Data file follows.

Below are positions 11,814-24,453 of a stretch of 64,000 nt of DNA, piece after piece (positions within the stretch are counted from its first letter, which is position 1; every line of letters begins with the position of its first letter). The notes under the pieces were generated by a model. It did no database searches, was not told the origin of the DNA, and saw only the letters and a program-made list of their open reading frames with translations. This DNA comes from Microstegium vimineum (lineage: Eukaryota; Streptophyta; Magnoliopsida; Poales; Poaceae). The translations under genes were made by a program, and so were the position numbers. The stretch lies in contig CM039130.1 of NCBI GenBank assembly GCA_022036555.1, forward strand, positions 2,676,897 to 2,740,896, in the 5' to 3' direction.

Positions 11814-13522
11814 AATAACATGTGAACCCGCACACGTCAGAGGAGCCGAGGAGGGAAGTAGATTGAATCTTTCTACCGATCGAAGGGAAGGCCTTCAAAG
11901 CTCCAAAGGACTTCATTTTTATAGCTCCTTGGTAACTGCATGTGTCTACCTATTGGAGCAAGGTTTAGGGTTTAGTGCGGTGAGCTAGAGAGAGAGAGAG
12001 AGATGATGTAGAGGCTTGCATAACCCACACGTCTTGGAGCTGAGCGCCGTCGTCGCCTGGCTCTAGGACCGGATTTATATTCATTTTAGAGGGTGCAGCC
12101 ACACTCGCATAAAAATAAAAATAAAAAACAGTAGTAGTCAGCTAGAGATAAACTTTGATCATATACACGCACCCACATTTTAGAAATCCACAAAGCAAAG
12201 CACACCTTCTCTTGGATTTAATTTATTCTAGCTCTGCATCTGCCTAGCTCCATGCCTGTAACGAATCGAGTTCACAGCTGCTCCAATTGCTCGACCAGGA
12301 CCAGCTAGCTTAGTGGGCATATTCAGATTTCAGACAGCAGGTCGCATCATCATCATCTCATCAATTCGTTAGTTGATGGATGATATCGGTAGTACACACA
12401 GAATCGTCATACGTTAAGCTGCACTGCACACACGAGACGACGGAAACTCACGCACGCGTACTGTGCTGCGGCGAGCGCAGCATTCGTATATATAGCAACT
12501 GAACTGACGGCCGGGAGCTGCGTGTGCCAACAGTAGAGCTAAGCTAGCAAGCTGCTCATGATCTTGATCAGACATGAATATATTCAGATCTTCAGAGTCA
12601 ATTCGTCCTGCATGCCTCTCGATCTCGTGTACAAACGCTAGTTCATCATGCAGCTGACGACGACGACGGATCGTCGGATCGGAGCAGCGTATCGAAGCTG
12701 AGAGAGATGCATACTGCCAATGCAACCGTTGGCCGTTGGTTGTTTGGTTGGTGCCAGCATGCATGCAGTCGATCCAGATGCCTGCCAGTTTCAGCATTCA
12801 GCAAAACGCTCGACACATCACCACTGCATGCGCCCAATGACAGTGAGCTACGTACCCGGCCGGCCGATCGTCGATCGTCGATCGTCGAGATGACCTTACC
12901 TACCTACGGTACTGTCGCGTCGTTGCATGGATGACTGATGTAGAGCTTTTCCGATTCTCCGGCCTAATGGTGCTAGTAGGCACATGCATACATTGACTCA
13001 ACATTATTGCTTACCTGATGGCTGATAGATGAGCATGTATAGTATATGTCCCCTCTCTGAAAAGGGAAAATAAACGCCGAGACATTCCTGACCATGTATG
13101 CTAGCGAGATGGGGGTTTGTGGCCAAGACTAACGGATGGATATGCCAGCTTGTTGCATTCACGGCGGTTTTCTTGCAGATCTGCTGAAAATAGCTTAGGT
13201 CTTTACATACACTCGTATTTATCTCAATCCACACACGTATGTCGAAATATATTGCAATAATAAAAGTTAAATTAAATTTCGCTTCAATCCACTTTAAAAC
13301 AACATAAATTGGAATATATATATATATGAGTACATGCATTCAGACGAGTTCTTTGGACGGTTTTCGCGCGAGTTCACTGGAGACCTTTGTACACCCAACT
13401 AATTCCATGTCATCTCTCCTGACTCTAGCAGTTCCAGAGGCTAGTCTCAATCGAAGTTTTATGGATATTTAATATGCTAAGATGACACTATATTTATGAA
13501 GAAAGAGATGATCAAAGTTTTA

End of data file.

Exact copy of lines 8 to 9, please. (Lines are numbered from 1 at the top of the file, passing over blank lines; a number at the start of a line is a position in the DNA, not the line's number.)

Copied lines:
12301 CCAGCTAGCTTAGTGGGCATATTCAGATTTCAGACAGCAGGTCGCATCATCATCATCTCATCAATTCGTTAGTTGATGGATGATATCGGTAGTACACACA
12401 GAATCGTCATACGTTAAGCTGCACTGCACACACGAGACGACGGAAACTCACGCACGCGTACTGTGCTGCGGCGAGCGCAGCATTCGTATATATAGCAACT